"Film noir was Hollywood's really only organic artistic movement, frankly. For all intents and purposes it began with Double Indemnity." (Eddie Muller. 1998. Dark City: The lost world of film noir. New York, NY: St.Martins Press.

    http://www.youtube.com/watch?v=p9CvTTyBW9M
    Last edited by Heinrich; 29-06-13 at 09:45 PM.

  12. #32
    Senior Member Country: UK Paul Waines's Avatar
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    So is the 1931 Maltese Falcon regarded as a Noir?

  13. #33
    Senior Member Country: UK hot snow's Avatar
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    the innocents

  14. #34
    Senior Member Country: Europe Heinrich's Avatar
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    Quote Originally Posted by Paul Waines View Post
    So is the 1931 Maltese Falcon regarded as a Noir?
    I believe it has some elements but not all. Sam Spade was a winner, no first person, and no dark sense of doom pervading the shadows.

  15. #35
    Senior Member Country: United States will.15's Avatar
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    You don't need one first person narrator for a movie to be noir.

    That would eliminate a whole bunch of movies from consideration like The Killers and The Asphalt Jungle. In any event, I Wake up Screaming does have first person narration, but shifting ones as the movie is sometimes narrated in flashbacks.

    Sam Spade in The Maltese Falcon always being in control is a little oft kilter for noir, but everything else is in place.

    So you found a quote saying it started with DI. Plenty of other sources say it started with Strangers on the Third Floor, which was a B and didn't get a lot of attention at the time. 1941 was the year bigger budget movies were doing them like High Sierra, The Maltese Falcon and Screaming and were followed by other noirs like This Gun for Hire.

    Most of these movies have "characters emerging from darkness, shadows obscuring the faces of the characters and a strong prevalence of Venetian blinds casting striped shadows over everything in shot."

    Again, noir is not limited to a morally compromised hero, which would eliminate DOA from consideration, which also doesn't have ultra shadowy photography either.
    Last edited by will.15; 30-06-13 at 12:31 AM.

  16. #36
    Senior Member Country: Europe Heinrich's Avatar
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    Quote Originally Posted by will.15 View Post
    ... So you found a quote saying it started with DI.
    If you look at my posts, Will, you will see that I provided two quotes. Wikipedia says "it is often cited as a paradigmatic film noir and as having set the standard for the films that followed in that genre."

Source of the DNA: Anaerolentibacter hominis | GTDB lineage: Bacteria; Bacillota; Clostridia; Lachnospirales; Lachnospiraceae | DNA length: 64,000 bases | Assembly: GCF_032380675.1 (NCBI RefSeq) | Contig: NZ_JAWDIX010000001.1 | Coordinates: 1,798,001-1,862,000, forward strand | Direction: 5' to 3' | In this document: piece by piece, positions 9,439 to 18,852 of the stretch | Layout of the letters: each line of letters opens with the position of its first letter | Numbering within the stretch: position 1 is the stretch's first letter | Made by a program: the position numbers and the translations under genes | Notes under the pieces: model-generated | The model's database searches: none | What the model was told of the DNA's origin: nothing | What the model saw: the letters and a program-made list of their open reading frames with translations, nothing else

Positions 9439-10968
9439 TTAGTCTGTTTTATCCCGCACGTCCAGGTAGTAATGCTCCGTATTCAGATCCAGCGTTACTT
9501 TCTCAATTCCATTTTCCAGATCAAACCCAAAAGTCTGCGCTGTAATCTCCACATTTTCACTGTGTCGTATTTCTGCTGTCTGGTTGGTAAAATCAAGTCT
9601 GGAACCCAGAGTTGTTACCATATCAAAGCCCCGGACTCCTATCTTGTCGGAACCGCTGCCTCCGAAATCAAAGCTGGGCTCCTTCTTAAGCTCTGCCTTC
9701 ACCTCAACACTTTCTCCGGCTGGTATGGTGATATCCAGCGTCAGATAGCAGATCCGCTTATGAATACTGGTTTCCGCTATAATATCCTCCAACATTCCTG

http://en.wikipedia.org/wiki/Double_Indemnity_(film)

    Some say Double Indemnity actually defined film noir:
    "Wilder’s film is unique in the fact that it does not follow the tropes of noir. Rather, in its definitional standpoint within the genre, Double Indemnity helps to create these tropes."
    http://www.outofordermag.com/2012/09...and-film-noir/

    While the development of film noir had its roots in German cinema and elements were added over time, Double Indemnity is reckoned to be the first to incorporate all the necessary elements. "All of the main attributes to film noir are seen first in Double Indemnity which was not only the pioneer to this genre, but is still considered one of the greatest movies of all time."
    http://www.studymode.com/essays/Film...y-1281725.html

    You hold a different opinion, Will, and that is fine with me.

  17. #37
    Senior Member Country: United States
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    Citizen Kane. No contest.

  18. #38
    Senior Member Country: UK Merton Park's Avatar
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    Hitchcock's version of The 39 Steps

    The Third Man
    Last edited by Merton Park; 30-06-13 at 08:28 AM. Reason: Error

  19. #39
    Senior Member Country: United States
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    On the topic of another arguably great black and white film, Rules of the Game, the best finest choreographed "hallway scene" in any film I think I've seen. When the friends gather in the country house for the hunt, Octave is acting as go-between for Christine and the pilot, Jerieux (sp?) The characters pass in and out of rooms without the cuckoo clock style of most films. Instead, it's more like a dance. And the brilliant Jean Renoir, himself, melting into the ensemble, unlike other directors who seem to be plopped into the scenery from the force of ego. ( I wish there had been a disclaimer: No rabbits or pheasants were harmed in the filming of this masterpiece.)

  20. #40
    Senior Member Country: UK hot snow's Avatar
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    the haunting